Human Rights Watch urged Cambodia’s donors to pressure the government for improved human rights and judicial reform during this week’s donor meeting, adding that the government had made little progress on its past pledges to donors.
In a Friday statement, the New York-based rights group said that donors should no longer accept the government’s empty promises of democratic reform in return for aid. Representatives from 18 countries and five NGOs are expected to attend the donor meeting, scheduled to take place in Phnom Penh on Tuesday and Wednesday.
“The Cambodian government has made virtually no progress in the past decade on key pledges to donors on the rule of law or judicial independence. Impunity for human rights violations remains the rule. Corruption is rampant. Natural resources are still being plundered,” Brad Adams, Asia director for Human Rights Watch, said in the statement. “The donors’ list of conditions hardly changes over time, and the government simply ignores them year after year,” Rights Watch said. The group also said donors should insist that the government investigate the allegations of illegal logging detailed in Global Witness’ latest report.
Information Minister and government spokesman Khieu Kanharith said that Cambodia has made progress. “Journalists in Asean countries say Cambodia is number one in terms of freedom of speech,” he said, noting that a free press was a main component of human rights. “Any country has corruption,” he added.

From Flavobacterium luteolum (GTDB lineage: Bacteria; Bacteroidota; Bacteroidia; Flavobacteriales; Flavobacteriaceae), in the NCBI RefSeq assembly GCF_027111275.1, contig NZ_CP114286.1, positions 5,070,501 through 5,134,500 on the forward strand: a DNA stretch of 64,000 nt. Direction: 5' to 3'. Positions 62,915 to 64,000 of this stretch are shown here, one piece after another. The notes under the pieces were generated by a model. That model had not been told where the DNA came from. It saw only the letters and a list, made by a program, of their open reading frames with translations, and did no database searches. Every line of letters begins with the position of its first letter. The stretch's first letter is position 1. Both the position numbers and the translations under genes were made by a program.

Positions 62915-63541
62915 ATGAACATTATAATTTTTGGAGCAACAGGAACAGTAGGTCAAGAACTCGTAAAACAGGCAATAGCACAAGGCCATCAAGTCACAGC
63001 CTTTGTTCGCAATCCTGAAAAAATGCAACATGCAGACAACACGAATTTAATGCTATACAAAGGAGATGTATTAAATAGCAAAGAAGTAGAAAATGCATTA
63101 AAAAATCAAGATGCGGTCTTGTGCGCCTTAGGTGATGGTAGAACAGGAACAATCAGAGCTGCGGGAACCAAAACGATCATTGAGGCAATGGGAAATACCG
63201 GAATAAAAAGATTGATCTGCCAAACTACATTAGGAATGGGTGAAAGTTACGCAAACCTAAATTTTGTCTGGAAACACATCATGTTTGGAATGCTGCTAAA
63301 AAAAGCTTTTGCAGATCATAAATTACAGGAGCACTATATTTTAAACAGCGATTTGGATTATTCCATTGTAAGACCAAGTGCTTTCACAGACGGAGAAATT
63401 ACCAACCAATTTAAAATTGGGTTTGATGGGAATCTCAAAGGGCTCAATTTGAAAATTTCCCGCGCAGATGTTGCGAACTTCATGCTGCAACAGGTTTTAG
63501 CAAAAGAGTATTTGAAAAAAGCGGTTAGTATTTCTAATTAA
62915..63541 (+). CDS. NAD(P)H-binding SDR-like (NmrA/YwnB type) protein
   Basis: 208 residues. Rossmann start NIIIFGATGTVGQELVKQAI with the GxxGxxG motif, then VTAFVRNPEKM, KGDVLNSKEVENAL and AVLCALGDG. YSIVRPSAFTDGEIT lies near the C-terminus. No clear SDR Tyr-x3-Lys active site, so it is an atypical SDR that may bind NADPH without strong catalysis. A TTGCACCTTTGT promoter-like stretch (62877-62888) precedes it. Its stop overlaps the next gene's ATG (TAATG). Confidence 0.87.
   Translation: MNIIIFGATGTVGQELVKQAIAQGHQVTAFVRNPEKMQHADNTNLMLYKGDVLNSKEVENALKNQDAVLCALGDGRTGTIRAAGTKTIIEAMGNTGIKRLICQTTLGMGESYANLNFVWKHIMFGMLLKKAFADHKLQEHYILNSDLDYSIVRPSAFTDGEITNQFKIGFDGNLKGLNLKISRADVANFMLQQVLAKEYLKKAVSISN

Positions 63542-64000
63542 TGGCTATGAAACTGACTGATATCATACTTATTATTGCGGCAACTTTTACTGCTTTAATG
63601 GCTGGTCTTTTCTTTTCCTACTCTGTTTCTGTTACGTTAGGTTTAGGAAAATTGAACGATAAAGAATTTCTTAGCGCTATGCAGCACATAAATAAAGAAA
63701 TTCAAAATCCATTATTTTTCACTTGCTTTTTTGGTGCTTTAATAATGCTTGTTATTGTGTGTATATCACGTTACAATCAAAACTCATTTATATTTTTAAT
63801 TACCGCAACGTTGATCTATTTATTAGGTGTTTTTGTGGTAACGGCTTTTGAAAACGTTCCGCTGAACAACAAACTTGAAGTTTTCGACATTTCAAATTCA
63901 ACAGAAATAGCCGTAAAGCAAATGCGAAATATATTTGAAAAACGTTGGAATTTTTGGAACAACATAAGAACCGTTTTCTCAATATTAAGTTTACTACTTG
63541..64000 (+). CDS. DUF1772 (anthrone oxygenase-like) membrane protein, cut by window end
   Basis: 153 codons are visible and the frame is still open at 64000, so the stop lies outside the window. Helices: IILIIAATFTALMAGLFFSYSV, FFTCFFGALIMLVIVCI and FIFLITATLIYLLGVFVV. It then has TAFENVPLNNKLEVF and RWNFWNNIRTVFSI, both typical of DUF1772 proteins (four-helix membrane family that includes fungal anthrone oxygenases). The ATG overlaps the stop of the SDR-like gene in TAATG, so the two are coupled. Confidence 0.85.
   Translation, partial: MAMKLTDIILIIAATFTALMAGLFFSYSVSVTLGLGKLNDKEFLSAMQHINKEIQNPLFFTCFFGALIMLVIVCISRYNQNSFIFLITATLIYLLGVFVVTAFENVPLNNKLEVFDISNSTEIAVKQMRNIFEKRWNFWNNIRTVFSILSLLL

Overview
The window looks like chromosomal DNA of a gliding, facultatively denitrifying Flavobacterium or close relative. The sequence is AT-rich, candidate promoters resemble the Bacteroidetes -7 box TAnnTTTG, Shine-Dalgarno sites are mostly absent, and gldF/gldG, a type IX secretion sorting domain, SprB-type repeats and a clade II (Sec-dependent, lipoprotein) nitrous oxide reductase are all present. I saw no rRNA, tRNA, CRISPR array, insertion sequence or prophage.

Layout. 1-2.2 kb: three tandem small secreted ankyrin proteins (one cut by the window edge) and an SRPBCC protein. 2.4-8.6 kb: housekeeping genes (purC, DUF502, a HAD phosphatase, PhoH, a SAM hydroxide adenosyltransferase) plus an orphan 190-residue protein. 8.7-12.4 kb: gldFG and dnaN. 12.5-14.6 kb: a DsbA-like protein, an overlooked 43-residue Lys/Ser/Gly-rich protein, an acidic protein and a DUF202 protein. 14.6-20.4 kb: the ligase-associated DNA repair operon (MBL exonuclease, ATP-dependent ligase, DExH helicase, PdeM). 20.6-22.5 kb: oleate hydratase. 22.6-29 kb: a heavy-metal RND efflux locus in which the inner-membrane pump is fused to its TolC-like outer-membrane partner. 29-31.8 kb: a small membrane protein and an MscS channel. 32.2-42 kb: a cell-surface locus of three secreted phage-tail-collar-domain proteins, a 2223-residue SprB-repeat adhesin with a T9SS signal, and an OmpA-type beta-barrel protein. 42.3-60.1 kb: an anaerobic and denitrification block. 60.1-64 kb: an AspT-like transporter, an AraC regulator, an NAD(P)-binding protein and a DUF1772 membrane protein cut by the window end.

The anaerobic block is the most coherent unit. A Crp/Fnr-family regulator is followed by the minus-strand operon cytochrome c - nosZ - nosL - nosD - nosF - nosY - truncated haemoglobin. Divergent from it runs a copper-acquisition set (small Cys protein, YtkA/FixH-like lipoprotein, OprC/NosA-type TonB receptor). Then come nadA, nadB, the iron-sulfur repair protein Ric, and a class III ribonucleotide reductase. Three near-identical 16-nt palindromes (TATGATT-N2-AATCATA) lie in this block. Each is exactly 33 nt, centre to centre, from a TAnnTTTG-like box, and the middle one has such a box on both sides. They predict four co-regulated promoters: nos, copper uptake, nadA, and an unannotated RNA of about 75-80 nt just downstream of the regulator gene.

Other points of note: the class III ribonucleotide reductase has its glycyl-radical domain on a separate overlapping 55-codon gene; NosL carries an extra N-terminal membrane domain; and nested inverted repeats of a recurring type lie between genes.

Khieu Kanharith also said that Cambodia has the rule of law. “Cambodia did not have traffic lights, but now we have them,” he said.
US Embassy spokesman Jeff Daigle said he had not read the statement and declined to respond directly to its contents. But he said the government had made progress since the last donor meeting in March 2006, and praised its efforts in combating HIV-AIDS and bird flu, as well as in passing a penal procedure code, civil code and anti-domestic violence law. “Our main concern is getting the anti-corruption law passed…. Corruption underpins everything the donor community is trying to achieve,” Daigle said.